Divorce and Domestic Violence: Temporary Restraining Order and Restraining Order after Hearing

by Steven Carlson - Date: 2006-12-08 - Word Count: 536 Share This!

It is important to have knowledge of the term of retraining order. A restraining order can also be referred to as a protective order in some states and generally refers to a legal order issued by a court protecting a victim of domestic violence or domestic abuse from the activities of an abusive person. A retraining order may include that the abuser is not allowed to have any form of contact or disturb by any means the peace of the protected person. Following the order, the aggressor in some cases may need to move out of the family residence shared with the protected person and stay at least 100 yards away from the protected person at all times.

What is the difference a temporary order and an order after hearing? Although there may be other differences, one difference is that a temporary restraining order many times follows an Ex Parte appearance. In other words, the temporary restraining order was issued by one party, the victim of domestic violence, while the other party, the aggressor, was absent. The temporary restraining order may have been given to immediately restrain the conduct of the abuser from his/her activities over the victim. The temporary restraining order may include some or all of the elements cited before. The abuser may be served with an Order to Show Cause or OSC along with the temporary restraining order. The Order to Show Cause or OSC would inform the abuser that a hearing will be held to determine if a permanent restraining order should or should not be issued.

In some instances, if you request a temporary restraining order you may be able to get it the same day. The restraining order can remain in effect until the scheduled hearing on the Order to Show Cause. Depending on your area, the Order to Show Cause hearing may be scheduled to take place approximately 2-3 weeks after the issuance of the restraining order.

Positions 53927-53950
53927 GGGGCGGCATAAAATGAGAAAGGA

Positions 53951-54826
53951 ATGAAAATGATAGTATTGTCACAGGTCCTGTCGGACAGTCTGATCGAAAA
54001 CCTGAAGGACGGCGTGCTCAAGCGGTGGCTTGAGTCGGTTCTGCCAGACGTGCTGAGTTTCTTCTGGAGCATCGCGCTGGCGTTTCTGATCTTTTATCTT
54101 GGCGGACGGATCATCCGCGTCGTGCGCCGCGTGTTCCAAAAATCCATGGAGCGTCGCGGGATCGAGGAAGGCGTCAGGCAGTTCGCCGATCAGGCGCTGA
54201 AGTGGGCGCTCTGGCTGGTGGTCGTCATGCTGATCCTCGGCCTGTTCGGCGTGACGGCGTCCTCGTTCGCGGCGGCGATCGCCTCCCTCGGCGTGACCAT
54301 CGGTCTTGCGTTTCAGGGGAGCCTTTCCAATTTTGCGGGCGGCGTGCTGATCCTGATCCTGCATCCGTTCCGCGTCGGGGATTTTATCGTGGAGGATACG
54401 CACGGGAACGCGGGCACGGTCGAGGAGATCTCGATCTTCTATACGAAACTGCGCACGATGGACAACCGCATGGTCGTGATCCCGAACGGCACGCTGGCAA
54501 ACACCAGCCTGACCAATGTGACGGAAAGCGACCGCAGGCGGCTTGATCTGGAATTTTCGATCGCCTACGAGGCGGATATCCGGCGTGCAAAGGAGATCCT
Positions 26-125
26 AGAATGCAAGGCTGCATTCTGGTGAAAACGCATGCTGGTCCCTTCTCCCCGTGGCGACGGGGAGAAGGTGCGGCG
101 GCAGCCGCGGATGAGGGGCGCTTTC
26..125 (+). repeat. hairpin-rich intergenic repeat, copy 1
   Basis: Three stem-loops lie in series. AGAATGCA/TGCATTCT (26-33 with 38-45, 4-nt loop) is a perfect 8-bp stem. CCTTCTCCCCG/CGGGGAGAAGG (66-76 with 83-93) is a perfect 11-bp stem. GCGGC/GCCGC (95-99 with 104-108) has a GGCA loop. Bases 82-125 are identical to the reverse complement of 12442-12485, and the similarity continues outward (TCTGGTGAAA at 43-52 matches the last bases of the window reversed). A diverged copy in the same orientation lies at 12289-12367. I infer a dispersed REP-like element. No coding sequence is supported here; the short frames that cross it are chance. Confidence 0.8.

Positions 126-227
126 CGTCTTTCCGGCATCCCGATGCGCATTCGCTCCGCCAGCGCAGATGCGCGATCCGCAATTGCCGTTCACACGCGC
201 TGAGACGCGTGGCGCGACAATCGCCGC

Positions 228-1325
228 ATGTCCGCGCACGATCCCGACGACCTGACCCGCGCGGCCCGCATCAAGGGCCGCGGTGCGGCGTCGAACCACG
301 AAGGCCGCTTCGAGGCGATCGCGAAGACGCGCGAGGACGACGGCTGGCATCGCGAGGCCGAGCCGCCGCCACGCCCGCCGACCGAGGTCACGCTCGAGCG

Eventually, a more permanent restraining order can be issued according the evidence presented during the hearing. In order to get a more permanent restraining order, the victim does not necessarily need to show that the abuser exerted deadly force and domestic violence as domestic violence takes on many shapes. Whether the abuse was physical or emotional it can carry the same importance before a court. A retraining order after hearing can order the offender from engaging in certain acts and from being in certain places at the same time with the protected person. However, one of the main differences between a temporary restraining order and a permanent restraining order is that a permanent restraining order can be effective for a long period of time and even for several years in certain cases. In some instances, a protected person may be able to renew the order for an additional period of time or apply to make it permanent.

If you are seeking a temporary restraining order or permanent restraining order you would be wise to consult an attorney in your area to help you learn where you stand legally and what the laws are in your particular area in regards to temporary restraining orders, permanent restraining orders, Ex Parte hearings, and domestic violence.

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Related Tags: violence, abuse, order, domestic, temporary, restraining, cause, show, osc

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